Partners in Autism considers safety the highest priority. We choose to train all of our Behavior Technicians in the most up to date behavioral management practices. We believe this can be done by keeping the focus on prevention while preserving the dignity of our clients.
Partners in Autism is proud to have certified Safety-Care trainers on staff!
What is Safety-Care?
Safety-Care™ provides the skills and competencies necessary to effectively prevent, minimize, and manage behavioral challenges with dignity, safety, and the possibility of change. Using the newest and most effective technologies from Applied Behavior Analysis (ABA) and Positive Behavior Interventions & Supports (PBIS), this Safety-Care program provides staff with strategies for not only preventing and managing behavioral challenges, but also to effectively teach replacement behaviors. Appropriate for individuals experiencing developmental, neurologic, psychiatric and other impairments, Safety-Care results in fewer restraints and a more positive, reinforcement-based approach which leads to behavior modification over time. Safety-Care provides the tools needed to be safe when working with behaviorally-challenging individuals.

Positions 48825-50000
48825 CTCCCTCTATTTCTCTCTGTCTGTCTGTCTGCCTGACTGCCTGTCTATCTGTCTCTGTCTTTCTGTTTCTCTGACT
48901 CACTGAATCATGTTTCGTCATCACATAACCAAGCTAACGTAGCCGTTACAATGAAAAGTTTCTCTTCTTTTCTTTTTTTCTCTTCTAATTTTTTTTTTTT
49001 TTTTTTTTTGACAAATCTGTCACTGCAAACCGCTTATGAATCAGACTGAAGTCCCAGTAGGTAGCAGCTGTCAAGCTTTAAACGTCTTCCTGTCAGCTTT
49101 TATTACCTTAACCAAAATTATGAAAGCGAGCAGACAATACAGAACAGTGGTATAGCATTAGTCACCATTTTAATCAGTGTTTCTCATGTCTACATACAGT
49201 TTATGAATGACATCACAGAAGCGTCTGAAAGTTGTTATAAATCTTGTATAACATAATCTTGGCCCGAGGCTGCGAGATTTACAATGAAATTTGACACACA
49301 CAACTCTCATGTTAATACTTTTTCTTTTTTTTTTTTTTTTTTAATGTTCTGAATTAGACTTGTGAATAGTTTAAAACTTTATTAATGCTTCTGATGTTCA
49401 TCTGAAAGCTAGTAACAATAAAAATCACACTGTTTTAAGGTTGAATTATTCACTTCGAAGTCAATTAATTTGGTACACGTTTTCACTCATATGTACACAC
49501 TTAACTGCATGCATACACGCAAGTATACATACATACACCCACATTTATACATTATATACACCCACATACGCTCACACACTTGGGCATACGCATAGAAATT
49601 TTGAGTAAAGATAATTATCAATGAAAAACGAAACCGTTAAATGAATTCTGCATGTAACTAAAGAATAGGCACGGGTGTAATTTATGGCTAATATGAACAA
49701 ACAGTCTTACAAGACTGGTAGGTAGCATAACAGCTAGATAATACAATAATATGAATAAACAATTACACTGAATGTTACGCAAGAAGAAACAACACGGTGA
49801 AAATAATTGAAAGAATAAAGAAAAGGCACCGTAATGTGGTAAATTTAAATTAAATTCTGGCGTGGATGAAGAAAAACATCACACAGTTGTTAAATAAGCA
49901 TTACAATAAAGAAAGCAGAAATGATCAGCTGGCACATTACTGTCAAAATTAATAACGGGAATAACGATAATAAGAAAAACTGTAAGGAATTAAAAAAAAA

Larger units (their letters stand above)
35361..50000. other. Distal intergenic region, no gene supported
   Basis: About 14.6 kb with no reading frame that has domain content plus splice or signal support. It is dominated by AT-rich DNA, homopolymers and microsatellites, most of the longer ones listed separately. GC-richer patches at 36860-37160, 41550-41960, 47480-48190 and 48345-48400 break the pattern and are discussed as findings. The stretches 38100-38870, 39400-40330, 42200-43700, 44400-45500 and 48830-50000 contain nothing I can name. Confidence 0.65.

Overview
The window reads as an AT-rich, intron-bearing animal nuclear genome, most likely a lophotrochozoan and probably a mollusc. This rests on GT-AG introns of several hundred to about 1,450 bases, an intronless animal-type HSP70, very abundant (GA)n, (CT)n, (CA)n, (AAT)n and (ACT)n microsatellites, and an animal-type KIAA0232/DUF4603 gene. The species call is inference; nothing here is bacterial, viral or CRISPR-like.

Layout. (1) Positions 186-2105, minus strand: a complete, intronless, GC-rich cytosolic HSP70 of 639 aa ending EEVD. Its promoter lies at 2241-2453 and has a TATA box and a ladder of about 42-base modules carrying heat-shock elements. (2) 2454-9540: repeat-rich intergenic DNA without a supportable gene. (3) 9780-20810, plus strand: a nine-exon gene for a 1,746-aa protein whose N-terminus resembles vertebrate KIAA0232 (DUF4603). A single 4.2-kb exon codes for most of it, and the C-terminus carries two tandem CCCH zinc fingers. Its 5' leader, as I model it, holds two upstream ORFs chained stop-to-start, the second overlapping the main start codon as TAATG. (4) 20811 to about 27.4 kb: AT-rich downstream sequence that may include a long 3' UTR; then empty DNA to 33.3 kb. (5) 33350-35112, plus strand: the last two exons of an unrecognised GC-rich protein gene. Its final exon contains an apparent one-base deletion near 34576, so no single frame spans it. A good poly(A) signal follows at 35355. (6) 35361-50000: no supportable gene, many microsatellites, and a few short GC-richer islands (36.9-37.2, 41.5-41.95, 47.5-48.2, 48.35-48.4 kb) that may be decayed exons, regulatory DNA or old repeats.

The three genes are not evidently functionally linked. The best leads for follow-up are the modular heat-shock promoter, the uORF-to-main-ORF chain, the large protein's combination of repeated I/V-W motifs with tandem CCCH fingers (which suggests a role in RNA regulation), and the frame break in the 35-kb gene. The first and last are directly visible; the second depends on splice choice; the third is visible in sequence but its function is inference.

Core Principles of Safety-Care
- Respectful, humane, non-coercive interventions.
- Emphasis is on prevention over management.
- Evidence-based procedures are the basis of intervention. While the course material avoids jargon and is designed to be taught and used in a variety of contexts, the protocols in Safety-Care are based on procedures that have been validated in many studies as broadly effective. These include basic applications of functional assessment, differential reinforcement, antecedent management, functional communication training, and behavioral momentum.
- Positive reinforcement is embedded throughout the course.
- Effective staff training requires an evidence-based approach incorporating errorless teaching strategies whenever possible.
- A least restrictive approach requires a range of options. Staff learn a series of interventions that can be flexibly adapted to the specific circumstances in which they find themselves. Whenever an agitated individual demonstrates a decrease in agitation, staff learn to shape and reinforce that decrease by moving to a less restrictive intervention.
- Physical procedures are designed to be simple, effective, safe, and have minimal abuse potential.
- Restraint must be used only when there are no other safe options and must end as quickly as possible.
- Consistency in standards that reduce risk.